Submitted to: African Entomology
Publication Type: Peer Reviewed Journal
Publication Acceptance Date: 8/1/2002
Publication Date: 1/1/2003
Citation: Schachter-Broide, J., Gandolfo, D., Gurtler, R. 2003. Life history parameters of the biocontrol agent Gratiana spadicea (Chrysomelidae), reared on the natural host plant Solanum sisymbriifolium and the non-target crop Solanum melongena (Solanaceae). Laboratory Publication. African Entomology Vol. 11, No. 1, 2003.
Interpretive Summary: A leaf-feeding tortoise beetle native to South America was released in South Africa for the biological control of sticky nightshade, despite its ability to develop on cultivated eggplant during laboratory host-specificity tests. Natural and laboratory studies in Argentina were conducted at determining whether a host range extension of adult beetles could be induced and thus whether eggplant crops may be under future threat in South Africa. Critical life history parameters such as larval fitness and adult oviposition behaviour were compared with beetle populations both reared on eggplant and sticky nightshade. The results of these studies supports the contention that eggplant is a poor host for this beetle and thus highly unlikely to be utilized as and alternative host to sticky nightshade.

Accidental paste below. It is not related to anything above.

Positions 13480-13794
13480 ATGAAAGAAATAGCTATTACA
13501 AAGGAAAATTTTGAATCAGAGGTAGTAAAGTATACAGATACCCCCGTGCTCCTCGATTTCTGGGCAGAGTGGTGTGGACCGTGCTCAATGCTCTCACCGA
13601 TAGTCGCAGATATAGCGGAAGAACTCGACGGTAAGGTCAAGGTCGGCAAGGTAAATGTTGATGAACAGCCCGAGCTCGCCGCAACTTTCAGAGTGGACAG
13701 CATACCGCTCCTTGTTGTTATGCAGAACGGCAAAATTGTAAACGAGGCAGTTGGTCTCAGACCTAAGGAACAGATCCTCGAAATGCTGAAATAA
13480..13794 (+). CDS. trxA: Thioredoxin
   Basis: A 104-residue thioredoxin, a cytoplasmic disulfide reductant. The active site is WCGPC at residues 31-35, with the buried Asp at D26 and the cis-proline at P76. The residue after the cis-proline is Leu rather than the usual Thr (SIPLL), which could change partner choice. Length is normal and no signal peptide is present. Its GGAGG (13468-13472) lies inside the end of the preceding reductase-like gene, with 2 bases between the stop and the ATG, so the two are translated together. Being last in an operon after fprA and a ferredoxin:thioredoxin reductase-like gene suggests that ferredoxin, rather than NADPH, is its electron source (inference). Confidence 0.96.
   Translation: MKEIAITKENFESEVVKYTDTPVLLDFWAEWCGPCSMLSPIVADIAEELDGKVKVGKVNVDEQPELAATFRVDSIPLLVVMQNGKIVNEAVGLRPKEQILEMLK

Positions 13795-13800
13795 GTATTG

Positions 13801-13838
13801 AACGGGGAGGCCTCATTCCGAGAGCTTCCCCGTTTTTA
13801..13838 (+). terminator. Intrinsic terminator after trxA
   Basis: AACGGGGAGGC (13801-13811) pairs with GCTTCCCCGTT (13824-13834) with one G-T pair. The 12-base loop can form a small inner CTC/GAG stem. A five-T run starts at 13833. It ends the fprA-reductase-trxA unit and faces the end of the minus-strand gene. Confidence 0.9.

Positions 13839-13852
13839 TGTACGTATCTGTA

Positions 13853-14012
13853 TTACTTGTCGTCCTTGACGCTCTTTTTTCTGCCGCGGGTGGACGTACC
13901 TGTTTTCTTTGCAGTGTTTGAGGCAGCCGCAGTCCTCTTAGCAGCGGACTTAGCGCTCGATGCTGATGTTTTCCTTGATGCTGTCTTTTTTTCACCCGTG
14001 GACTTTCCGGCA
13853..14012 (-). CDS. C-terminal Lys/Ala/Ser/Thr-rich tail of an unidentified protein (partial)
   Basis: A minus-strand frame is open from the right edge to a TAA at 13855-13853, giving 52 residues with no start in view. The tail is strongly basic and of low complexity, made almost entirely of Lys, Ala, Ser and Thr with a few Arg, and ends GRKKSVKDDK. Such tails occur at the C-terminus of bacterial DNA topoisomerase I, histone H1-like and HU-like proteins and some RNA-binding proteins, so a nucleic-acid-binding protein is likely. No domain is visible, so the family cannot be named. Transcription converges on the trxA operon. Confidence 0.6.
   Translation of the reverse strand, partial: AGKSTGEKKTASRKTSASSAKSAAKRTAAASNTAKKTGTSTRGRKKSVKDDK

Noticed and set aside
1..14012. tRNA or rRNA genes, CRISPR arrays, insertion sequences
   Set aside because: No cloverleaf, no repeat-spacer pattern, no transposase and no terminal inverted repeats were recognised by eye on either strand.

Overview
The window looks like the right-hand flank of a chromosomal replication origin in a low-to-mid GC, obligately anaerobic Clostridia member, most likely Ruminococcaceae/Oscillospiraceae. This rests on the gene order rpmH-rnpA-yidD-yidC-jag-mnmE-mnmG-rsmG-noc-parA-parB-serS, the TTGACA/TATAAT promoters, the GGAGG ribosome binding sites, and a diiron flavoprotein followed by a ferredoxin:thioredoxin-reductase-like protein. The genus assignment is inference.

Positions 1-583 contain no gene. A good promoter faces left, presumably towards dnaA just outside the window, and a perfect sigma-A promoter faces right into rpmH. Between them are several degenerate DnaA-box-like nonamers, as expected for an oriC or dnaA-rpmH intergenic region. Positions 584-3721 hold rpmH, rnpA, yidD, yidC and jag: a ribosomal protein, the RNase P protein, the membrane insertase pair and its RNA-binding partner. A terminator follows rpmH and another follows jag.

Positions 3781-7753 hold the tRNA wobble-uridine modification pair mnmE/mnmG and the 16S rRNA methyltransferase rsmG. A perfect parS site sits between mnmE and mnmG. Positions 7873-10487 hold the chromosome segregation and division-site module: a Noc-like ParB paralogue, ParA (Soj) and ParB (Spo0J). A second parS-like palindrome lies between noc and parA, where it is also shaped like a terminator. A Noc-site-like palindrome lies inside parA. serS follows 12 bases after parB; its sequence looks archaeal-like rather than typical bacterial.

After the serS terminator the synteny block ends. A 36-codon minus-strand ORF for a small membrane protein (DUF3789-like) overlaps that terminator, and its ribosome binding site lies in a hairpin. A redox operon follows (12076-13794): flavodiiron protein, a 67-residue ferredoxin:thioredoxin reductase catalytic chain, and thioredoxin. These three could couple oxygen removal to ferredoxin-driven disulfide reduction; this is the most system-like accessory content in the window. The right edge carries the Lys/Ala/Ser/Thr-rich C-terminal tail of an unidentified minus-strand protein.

Technical Abstract: Gratiana spadicea (Klug), a leaf-feeding tortoise beetle native to South America, was released in South Africa for the biological control of Solanum sisymbriifolium Lamarck (wild tomato), despite its ability to develop on cultivated eggplant (Solanum melongena L.) during laboratory host-specificity tests. Our studies in Argentina, during which beetle colonies were reared and sustained on both plant species, were aimed at determining whether a host range extension could be induced and thus whether eggplant crops may be under future threat in South Africa. During no-choice tests conducted under natural climatic conditions, larvae reared on potted eggplants suffered significatly higher mortality, longer development times and lower pupal masses than those reared on potted wild tomato. During choice tests under laboratory conditions, adult beetles fed significantly more on wild tomato than on eggplant, irrespective of whether the larvae were reared on eggplant or wild tomato although the larger wild tomato-reared beetles consumed more than the smaller adults reared on eggplant. Under natural climatic conditions, females oviposited exclusively on wild tomato plants regardless of larval feeding history. During no-choice fecundity tests, females reared as larvae and adults on wild tomato had a significantly shorter preoviposition period and higher fecundity than females reared as larvae on wild tomato and as adults on eggplant, or as larvae and adults on eggplant. A significant percentage of females that spent part or all of their life cycle on eggplant laid only anomalous eggs (without a structure for leaf adhesion) or no eggs at all, whereas all females reared exclusively on wild tomato laid only normal eggs. The artificial rearing of G. spadicea on eggplant thus did not induce changes in adult feeding and oviposition preferences within the same generation, suggesting that eggplant is highly unlikely to serve as a viable alternative host for G. spadicea. Our study thus provides additional support for the decision taken to release G. spadicea in South Africa for the biological control of S. sisymbriifolium.